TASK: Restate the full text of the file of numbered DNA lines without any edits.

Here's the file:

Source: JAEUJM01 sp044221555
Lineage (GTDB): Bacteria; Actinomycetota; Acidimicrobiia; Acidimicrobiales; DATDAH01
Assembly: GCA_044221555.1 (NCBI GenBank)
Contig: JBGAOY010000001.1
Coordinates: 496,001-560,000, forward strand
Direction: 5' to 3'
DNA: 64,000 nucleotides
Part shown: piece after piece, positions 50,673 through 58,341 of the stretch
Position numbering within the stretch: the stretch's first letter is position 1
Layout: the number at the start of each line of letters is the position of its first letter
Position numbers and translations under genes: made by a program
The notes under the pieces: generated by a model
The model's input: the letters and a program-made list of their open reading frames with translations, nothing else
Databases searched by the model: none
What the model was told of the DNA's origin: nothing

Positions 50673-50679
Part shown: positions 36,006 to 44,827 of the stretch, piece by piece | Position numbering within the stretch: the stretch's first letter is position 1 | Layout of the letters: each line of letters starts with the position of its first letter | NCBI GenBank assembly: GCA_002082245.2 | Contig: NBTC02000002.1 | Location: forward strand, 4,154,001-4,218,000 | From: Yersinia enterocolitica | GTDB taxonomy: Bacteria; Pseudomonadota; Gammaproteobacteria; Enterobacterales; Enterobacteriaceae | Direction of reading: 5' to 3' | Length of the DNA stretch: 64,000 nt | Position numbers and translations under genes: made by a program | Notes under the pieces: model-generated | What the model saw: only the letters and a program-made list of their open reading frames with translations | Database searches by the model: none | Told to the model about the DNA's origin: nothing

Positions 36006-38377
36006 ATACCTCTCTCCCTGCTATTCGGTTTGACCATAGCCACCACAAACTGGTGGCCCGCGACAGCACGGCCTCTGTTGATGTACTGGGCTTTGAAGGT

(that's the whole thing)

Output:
Source: JAEUJM01 sp044221555
Lineage (GTDB): Bacteria; Actinomycetota; Acidimicrobiia; Acidimicrobiales; DATDAH01
Assembly: GCA_044221555.1 (NCBI GenBank)
Contig: JBGAOY010000001.1
Coordinates: 496,001-560,000, forward strand
Direction: 5' to 3'
DNA: 64,000 nucleotides
Part shown: piece after piece, positions 50,673 through 58,341 of the stretch
Position numbering within the stretch: the stretch's first letter is position 1
Layout: the number at the start of each line of letters is the position of its first letter
Position numbers and translations under genes: made by a program
The notes under the pieces: generated by a model
The model's input: the letters and a program-made list of their open reading frames with translations, nothing else
Databases searched by the model: none
What the model was told of the DNA's origin: nothing

Positions 50673-50679
Part shown: positions 36,006 to 44,827 of the stretch, piece by piece | Position numbering within the stretch: the stretch's first letter is position 1 | Layout of the letters: each line of letters starts with the position of its first letter | NCBI GenBank assembly: GCA_002082245.2 | Contig: NBTC02000002.1 | Location: forward strand, 4,154,001-4,218,000 | From: Yersinia enterocolitica | GTDB taxonomy: Bacteria; Pseudomonadota; Gammaproteobacteria; Enterobacterales; Enterobacteriaceae | Direction of reading: 5' to 3' | Length of the DNA stretch: 64,000 nt | Position numbers and translations under genes: made by a program | Notes under the pieces: model-generated | What the model saw: only the letters and a program-made list of their open reading frames with translations | Database searches by the model: none | Told to the model about the DNA's origin: nothing

Positions 36006-38377
36006 ATACCTCTCTCCCTGCTATTCGGTTTGACCATAGCCACCACAAACTGGTGGCCCGCGACAGCACGGCCTCTGTTGATGTACTGGGCTTTGAAGGT